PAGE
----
from Memex to PKM
Journal of Knowledge Management Practice Editorial Welcome to a unique experiment in journal publishing - the open library concept. In this approach you the reader have open access to all articles that have been, and are currently being, published in JKMP.
As Director of the Office of Scientific Research and Development, Dr. Vannevar Bush has coordinated the activities of some six thousand leading American scientists in the application of science to warfare. In this significant article he holds up an incentive for scientists when the fighting has ceased.
Personal knowledge management (PKM) is a collection of processes that a person uses to gather, classify, store, search, retrieve, and share knowledge in his or her daily activities ( Grundspenkis 2007 ) and the way in which these processes support work activities ( Wright 2005 ). It is a response to the idea that knowledge workers increasingly need to be responsible for their own growth and learning. ( Smedley 2009 ) It is a bottom-up approach to knowledge management (KM), as opposed to more traditional, top-down KM. ( Pollard 2008 ) [ edit ] History and Background
Vannevar Bush was never directly involved with the creation or development of the Internet. He died before the creation of the World Wide Web. Yet many consider Bush to be the Godfather of our wired age often making reference to his 1945 essay, " As We May Think ." In his article, Bush described a theoretical machine he called a "memex," which was to enhance human memory by allowing the user to store and retrieve documents linked by associations.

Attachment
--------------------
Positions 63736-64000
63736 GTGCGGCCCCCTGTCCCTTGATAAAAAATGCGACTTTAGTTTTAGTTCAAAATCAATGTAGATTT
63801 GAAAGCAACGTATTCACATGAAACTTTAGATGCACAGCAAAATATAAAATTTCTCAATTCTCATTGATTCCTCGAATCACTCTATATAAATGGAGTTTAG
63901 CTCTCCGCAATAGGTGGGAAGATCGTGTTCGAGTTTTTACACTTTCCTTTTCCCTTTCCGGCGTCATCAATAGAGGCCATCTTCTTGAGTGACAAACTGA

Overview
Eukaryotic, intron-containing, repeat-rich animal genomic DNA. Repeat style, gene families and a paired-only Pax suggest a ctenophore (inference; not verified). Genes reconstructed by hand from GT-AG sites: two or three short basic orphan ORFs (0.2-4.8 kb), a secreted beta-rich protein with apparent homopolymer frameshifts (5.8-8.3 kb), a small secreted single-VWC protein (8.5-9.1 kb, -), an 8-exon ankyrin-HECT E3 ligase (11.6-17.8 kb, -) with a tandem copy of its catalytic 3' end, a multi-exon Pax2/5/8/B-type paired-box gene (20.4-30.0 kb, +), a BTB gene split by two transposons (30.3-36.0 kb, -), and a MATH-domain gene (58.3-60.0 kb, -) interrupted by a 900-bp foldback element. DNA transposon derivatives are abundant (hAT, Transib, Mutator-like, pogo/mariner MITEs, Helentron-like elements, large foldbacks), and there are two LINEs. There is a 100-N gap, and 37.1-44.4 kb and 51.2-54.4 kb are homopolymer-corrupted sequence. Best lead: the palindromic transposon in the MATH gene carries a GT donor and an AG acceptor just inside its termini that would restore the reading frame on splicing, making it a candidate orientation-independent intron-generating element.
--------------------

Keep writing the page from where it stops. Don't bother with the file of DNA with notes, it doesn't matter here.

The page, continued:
The Vision Over the last few years, I’ve been interested in the fields of Personal Knowledge Management (or PKM) and Personal Learning Environments (or PLE). I’ve been a knowledge worker as long as I can remember, and have subsequently searched long and hard for numerous software applications and systems to help me better process, organize, and retrieve information. I’ve tried many different free and commercial solutions (outliners, PIMs, personal knowledge bases, mind mapping software, notebooks/pad, etc.), but none of then were 100% complete in my mind.